Sniffing, sneezing, wheezing and coughing are all symptoms indicating that fall semester is synonymous with the flu season. Although most students try to avoid sitting next to their sick classmates, it is almost impossible to dodge a cold when your study buddy is highly contagious.
If the Yuba Community College District provided a campus nurse, which students are paying for with their fees, they would have help with the flu or other ailments.
Based on a health survey conducted at Woodland Community College, one out of every four students has health insurance through their parents.
Nearly 60 percent of the students surveyed claimed not to have any health insurance. One participant said, “My job won’t provide for health care because I work part-time.”
Another student stated, “I’m still paying off bills from two years ago through my food service job’s insurance.”
Working full time at a minimum wage job, Angie Griffin, a student at Woodland, has relied on the “the free clinics, that won’t do all of the things you need.” She said, “The fact that I don’t have (health insurance) means that if I get into a car accident my car insurance only covers something like $1000.”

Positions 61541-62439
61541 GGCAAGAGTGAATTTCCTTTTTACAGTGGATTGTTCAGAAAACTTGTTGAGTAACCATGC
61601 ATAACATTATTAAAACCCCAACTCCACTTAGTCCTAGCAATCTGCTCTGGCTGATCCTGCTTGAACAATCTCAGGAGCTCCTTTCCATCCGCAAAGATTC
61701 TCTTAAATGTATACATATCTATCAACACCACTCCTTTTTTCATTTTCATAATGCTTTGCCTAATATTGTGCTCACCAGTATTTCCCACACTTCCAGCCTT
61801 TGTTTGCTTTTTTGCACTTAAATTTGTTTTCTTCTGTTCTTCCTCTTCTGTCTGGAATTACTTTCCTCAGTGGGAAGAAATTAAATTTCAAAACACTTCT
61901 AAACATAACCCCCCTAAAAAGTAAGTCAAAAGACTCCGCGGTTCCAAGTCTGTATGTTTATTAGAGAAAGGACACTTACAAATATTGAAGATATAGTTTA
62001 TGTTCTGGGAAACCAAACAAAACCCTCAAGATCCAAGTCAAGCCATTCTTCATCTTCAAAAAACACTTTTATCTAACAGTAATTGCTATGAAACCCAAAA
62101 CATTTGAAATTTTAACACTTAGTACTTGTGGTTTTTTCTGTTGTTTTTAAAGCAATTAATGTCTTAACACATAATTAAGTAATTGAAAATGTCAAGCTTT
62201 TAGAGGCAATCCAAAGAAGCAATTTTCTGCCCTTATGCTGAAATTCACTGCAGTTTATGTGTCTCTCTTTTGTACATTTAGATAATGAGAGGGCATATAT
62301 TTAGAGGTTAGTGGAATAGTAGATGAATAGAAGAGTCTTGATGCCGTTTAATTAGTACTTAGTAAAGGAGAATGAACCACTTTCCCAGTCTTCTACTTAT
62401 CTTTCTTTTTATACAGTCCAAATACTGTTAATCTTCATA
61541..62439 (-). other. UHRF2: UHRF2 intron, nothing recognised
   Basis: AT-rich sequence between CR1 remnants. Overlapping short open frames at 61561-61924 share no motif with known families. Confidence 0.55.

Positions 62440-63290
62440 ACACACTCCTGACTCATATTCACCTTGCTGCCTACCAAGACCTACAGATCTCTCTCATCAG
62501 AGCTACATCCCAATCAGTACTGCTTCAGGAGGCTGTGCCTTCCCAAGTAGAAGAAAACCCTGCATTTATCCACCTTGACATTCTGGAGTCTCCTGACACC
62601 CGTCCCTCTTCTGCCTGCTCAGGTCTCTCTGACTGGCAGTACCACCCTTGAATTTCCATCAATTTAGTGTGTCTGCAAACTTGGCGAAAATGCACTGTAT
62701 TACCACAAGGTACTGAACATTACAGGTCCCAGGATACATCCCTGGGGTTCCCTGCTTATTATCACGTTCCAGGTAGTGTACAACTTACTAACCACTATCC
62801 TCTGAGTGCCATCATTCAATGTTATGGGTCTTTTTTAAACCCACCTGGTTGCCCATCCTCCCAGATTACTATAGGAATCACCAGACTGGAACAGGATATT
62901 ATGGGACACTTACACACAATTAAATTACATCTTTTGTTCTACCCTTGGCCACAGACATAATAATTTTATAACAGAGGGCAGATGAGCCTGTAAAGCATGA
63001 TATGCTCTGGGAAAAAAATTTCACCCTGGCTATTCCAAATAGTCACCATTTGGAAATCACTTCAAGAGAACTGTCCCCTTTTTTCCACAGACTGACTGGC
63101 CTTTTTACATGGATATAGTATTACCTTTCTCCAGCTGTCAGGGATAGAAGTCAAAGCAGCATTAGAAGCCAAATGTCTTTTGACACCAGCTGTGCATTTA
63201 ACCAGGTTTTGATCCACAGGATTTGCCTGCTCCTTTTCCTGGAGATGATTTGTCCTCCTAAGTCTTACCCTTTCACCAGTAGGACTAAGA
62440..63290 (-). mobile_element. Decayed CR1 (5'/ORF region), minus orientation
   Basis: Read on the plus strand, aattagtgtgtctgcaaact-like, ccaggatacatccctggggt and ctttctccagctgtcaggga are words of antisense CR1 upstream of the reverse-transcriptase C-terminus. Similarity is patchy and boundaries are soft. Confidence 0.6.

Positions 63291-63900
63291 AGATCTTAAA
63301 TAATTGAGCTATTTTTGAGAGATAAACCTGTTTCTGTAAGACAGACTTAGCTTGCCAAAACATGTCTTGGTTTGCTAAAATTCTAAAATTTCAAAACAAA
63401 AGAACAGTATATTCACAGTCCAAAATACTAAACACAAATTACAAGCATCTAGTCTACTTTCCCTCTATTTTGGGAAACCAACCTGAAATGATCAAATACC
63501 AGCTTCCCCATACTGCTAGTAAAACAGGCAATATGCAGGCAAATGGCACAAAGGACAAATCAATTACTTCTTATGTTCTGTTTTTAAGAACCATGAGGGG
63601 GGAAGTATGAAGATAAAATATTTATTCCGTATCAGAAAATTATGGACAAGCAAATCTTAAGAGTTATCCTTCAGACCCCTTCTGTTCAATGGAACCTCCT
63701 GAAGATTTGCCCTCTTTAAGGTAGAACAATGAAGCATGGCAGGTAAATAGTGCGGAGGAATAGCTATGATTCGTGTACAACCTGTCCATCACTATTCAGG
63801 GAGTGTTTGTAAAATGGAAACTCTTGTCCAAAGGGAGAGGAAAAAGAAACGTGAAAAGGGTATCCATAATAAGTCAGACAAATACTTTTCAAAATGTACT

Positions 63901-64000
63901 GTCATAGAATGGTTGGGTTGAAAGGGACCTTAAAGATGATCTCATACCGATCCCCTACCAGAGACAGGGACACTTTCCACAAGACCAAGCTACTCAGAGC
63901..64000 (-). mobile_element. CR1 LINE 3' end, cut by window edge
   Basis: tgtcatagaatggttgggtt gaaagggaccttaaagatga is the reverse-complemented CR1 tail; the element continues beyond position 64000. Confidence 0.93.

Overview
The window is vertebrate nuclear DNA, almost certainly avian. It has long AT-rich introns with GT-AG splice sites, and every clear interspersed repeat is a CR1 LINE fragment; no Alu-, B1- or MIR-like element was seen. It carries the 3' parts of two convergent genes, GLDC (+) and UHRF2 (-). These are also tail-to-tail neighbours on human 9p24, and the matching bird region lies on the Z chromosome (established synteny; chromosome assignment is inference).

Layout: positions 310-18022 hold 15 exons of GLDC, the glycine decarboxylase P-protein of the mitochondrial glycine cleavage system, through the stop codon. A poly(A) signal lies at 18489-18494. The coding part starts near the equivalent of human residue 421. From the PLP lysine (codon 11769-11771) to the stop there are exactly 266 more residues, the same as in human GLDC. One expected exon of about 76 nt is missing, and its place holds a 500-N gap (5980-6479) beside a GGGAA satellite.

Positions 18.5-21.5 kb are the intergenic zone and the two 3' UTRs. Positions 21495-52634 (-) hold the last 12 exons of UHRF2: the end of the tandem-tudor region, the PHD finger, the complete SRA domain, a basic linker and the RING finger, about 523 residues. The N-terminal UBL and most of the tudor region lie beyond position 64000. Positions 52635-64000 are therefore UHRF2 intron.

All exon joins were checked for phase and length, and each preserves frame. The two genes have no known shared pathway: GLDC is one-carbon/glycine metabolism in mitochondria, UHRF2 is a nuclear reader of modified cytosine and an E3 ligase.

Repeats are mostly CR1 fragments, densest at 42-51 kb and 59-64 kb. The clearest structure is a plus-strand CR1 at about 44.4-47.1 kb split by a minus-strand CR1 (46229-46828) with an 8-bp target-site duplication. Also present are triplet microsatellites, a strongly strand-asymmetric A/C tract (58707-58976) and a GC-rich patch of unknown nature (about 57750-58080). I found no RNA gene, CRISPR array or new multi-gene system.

During the fall semester of 2005, Yuba Community College students could forget about these health insurance woes by turning to their district nurse.
One source from Woodland Community College explained that until the end of Fall semester of 2005, there was a district nurse based at Marysville’s campus, who visited Woodland twice a week.
When asked whether there was any current source of first aid available to students the source joked, “I don’t even have band aids available. So don’t get cut!”
A majority of students said that they would like a nurse available to help them with minor cuts, answer questions about viruses or infections going around, and provide them with Band-Aids and aspirin.
A doctor with Sutter Hospital explained, “Aside from providing medical advice and care for slight injuries, such as minor cuts, a school nurse can help identify a problem that may lead to something more serious.”
“Typically school nurses and nurse practitioners work with a physician and follow a treatment protocol. They may evaluate, take vital signs, and give advice per their protocol. While they may advise students, they cannot diagnose.”
If provided with a campus nurse, students can cut the cost of medical bills. Instead of going to the doctor for the common flu, students could visit the school nurse for the note and then return home to rest.